August Förster

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An artist performing on a August Förster piano in 2015

August Förster is a piano manufacturing company (also rendered "Foerster," occasionally "Forster," officially "August Förster GmbH Kunsthandwerklicher Flügel-und-Pianobau") that currently has a staff of 40 employees and produces around 120 grand pianos and 150 uprights per year.


On April 1, 1859, August Förster opened a small piano workshop in Löbau, Germany, expanding to a factory on Löbau’s Jahn Street in 1862.[1][2] Still in use today, this facility has been enlarged and modernized by the Förster family and remains the exclusive site for the manufacture of the original August Förster piano.

In 1897, Caesar Förster succeeded his father August as manager of the company, and opened a second factory in Georgswalde (Jiříkov), Bohemia (later Czechoslovakia and the Czech Republic) in 1900.[1][2]

The owner Franz Cäsar Förster was awarded an imperial and royal warrant of appointment to the court of Austria-Hungary.[3]

Vierling-Förster piano

In 1937 the company manufactured one of the first electric pianos, the “Vierling-Förster” piano, developed by Oskar Vierling at the Heinrich Institute for Oscillation Research at the Technical University of Berlin using electromagnetic pickups.[4][5]

In 1945 the factory in Georgswalde was nationalized.[1] Under new state-sanctioned management many pianos of good quality were produced, but since 1945 the Czech-made pianos have had no connection or relationship to the German August Förster piano. This "other" August Förster is currently produced in the Czech Republic by the Petrof (also rendered "Petroff," "Petrov") Piano Company, and sold in Canada and certain European countries.

In 1972, the final phase of East German nationalization transformed the company into the state-owned "VEB Fluegel-und-Pianobau Loebau." Although still under the management of Wolfgang Förster, the company was annexed as part of the German Piano-Union, Leipzig.[1] The family name was added back into the official company name in 1976, resulting in instruments branded "VEB Förster Pianos Loebau." Also in 1976, the company began its first exports to the United States.

Noted Customers[edit]

Many prominent musicians have favored the German-made Förster piano. Among them have been Richard Strauss and Sergei Prokofiev, both owners of Förster pianos, and Giacomo Puccini, who wrote a number of his operas while working at a Förster piano. [6] Robert Fischer, Alex Duke and Anton Kuerti are also noted for their regard of the August Förster piano.[citation needed]


Förster pianos have won many awards for quality and tone, including the "Verleihung der Goldmedaille für den Rokokoflügel" in 1987.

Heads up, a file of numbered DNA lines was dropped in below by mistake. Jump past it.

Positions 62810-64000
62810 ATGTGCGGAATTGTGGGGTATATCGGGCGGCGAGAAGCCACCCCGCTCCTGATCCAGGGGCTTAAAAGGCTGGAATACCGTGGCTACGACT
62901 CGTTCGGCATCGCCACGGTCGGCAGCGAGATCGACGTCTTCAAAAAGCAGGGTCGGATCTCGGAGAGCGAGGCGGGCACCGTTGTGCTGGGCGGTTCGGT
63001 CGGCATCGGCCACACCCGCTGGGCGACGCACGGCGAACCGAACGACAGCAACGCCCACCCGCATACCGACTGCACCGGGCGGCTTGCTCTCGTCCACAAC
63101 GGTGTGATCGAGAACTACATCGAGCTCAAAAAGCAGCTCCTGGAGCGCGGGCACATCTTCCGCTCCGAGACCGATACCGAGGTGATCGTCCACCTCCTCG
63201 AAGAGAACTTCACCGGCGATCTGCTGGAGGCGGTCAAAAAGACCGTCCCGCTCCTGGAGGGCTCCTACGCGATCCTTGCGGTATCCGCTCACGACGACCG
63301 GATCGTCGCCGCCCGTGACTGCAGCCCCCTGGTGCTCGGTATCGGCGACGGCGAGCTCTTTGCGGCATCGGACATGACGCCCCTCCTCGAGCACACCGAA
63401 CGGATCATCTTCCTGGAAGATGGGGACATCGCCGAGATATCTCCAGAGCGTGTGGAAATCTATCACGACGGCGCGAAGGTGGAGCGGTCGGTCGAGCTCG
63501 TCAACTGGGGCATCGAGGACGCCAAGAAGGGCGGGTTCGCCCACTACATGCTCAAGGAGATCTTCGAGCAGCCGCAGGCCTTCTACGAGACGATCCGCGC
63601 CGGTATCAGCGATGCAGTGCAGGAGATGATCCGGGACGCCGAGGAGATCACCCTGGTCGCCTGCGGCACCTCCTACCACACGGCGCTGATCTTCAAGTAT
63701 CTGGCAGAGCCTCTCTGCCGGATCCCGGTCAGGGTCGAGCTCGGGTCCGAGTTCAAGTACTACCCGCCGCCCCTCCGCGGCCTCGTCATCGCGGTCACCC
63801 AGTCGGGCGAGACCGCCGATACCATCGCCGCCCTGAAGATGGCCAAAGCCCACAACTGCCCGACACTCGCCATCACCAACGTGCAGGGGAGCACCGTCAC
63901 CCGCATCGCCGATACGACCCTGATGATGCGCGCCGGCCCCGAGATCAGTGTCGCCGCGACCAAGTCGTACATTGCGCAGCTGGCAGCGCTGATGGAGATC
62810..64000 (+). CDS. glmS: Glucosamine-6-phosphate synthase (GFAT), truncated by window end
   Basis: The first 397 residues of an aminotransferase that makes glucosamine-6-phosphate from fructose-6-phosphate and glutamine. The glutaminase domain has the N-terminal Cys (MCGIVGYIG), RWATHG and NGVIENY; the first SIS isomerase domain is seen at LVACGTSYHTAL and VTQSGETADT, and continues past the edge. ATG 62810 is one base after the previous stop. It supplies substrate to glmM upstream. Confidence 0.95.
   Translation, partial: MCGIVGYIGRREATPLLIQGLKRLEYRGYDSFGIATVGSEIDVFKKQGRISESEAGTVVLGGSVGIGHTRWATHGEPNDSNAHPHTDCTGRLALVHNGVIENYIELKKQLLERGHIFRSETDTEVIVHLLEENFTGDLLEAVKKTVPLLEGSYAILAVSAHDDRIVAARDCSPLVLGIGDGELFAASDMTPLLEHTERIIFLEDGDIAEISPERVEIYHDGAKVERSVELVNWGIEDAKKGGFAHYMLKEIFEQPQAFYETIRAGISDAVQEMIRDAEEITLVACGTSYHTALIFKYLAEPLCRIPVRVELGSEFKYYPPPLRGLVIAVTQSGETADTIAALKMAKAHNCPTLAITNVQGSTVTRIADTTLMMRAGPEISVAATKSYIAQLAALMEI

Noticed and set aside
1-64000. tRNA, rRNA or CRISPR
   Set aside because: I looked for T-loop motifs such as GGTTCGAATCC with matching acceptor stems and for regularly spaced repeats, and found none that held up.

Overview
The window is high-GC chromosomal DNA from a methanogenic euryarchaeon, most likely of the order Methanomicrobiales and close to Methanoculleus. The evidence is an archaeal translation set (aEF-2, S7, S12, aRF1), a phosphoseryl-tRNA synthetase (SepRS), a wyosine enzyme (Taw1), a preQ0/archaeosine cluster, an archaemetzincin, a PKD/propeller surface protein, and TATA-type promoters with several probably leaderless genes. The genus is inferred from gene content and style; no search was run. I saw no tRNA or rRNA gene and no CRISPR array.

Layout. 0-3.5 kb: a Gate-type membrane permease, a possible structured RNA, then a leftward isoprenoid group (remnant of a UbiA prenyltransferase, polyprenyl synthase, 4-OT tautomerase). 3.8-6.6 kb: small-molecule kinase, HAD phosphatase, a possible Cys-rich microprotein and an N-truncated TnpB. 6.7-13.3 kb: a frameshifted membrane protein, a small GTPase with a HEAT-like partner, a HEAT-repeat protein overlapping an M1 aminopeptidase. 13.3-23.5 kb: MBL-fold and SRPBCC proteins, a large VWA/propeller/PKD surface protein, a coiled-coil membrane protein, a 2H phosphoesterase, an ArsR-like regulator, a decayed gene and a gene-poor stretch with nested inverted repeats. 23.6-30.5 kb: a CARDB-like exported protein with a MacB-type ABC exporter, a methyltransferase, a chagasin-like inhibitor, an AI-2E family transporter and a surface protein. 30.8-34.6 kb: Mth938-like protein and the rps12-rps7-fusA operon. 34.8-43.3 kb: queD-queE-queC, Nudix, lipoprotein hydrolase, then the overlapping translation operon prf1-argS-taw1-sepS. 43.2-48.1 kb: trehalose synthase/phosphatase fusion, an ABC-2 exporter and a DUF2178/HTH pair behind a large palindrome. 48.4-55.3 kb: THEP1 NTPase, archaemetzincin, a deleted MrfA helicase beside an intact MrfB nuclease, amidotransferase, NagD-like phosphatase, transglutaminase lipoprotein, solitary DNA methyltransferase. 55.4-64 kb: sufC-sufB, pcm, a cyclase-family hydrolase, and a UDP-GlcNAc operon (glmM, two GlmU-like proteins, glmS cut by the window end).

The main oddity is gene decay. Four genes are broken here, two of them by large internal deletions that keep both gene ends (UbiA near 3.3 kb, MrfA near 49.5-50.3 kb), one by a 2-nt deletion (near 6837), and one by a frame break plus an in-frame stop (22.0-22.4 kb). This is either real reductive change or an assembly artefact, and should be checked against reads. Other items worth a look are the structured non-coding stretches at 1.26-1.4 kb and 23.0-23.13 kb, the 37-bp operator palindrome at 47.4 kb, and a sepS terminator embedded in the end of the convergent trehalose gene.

In The Piano Book by Larry Fine, the German-made August Förster piano receives the highest possible rating in the areas of performance, quality control, and confidence (Fine’s term for general durability). In his "High Quality Performance Pianos" category, Fine ranks the modern August Förster piano as just below such internationally respected instruments as C. Bechstein, Grotrian, and Bösendorfer. "Larry Fine". Archived from the original on 2013-04-03. In addition, Fine praises the modern Förster piano for its "remarkable bass," and also comments on a particular "responsiveness" of the Renner action when observed in the Förster application.[verification needed]

In popular culture[edit]

An August Förster piano was seen by audiences worldwide as the featured instrument in the movie The Pianist.

Current Grand Piano Models[edit]

Model Number[7] Overall Length Net Weight Length of Longest Bass String
170 5' 8" 319 kg 1385 mm
190 6' 4" 385 kg 1480 mm
215 7' 2" 470 kg 1750 mm
275 9' 1" 550 kg 2080 mm

Current Upright Piano Models[edit]

Model Number[8] Overall Length Net Weight Length of Longest Bass String
116 46" 220 kg 1280 mm
125 49" 265 kg 1350 mm


  1. ^ a b c d "Geschichte" Archived September 15, 2008, at the Wayback Machine, Official Website of August Förster GmbH, 2005. Accessed April 11, 2009.
  2. ^ a b "Förster", Grove Music Online, 2009. Accessed 19 April 2009. (subscription required)
  3. ^ Handbuch des Allerhöchsten Hofes und des Hofstaates Seiner K. und K. Apostolischen Majestät., Vienna: K.k. Hof- und Staatsdruckerei, 1917, p. 519
  4. ^ Hans-Joachim Braun. "Music Engineers. The Remarkable Career of Winston E. Knock, Electronic Organ Designer and NASA Chief of Electronics" (PDF). 2004 IEEE Conference on the History of Electronics. IEEE.
  5. ^ Wolfgang Voigt, “Oskar Vierling, ein Wegbereiter der Elektroakustik für den Musikinstrumentenbau>”, in: Das Musikinstrument vol. 37, No 1/2, 1988, 214-221, No. 2/3,172-176.
  6. ^ Predota, Georg (July 2016). "August Förster: Seducing the Ears". Interlude.
  7. ^ "Grand Pianos - Technical Details" Archived April 26, 2009, at the Wayback Machine, Official Website of August Förster GmbH, 2005. Accessed April 11, 2009.
  8. ^ "Upright Pianos - Technical Details" Archived September 24, 2008, at the Wayback Machine, Official Website of August Förster GmbH, 2005. Accessed April 11, 2009.

Further reading[edit]

  • "Altenburg Piano Hosts August Forster." Music Trades 148.9 (2000): 53.
  • Ehrlich, Cyril. The Piano: A History. Oxford, England: Clarendon Press, 1990. ISBN 0-19-816171-9
  • Fine, Larry. The Piano Book: Buying and Owning a New or Used Piano, Fourth Edition. Jamaica Plain, MA: Brookside Press, 2005. ISBN 1-929145-01-2
  • Good, Edwin. Giraffes, Black Dragons, and Other Pianos: A Technological History from Cristofori to the Modern Concert Grand, Second Edition. Stanford, CA: Stanford University Press, 2001. ISBN 0-8047-4549-8
  • Williams, John-Paul. The Piano: An Inspirational Guide to the Piano and Its Place in History. New York: Billboard Books, 2002. ISBN 0-8230-8151-6

External links[edit]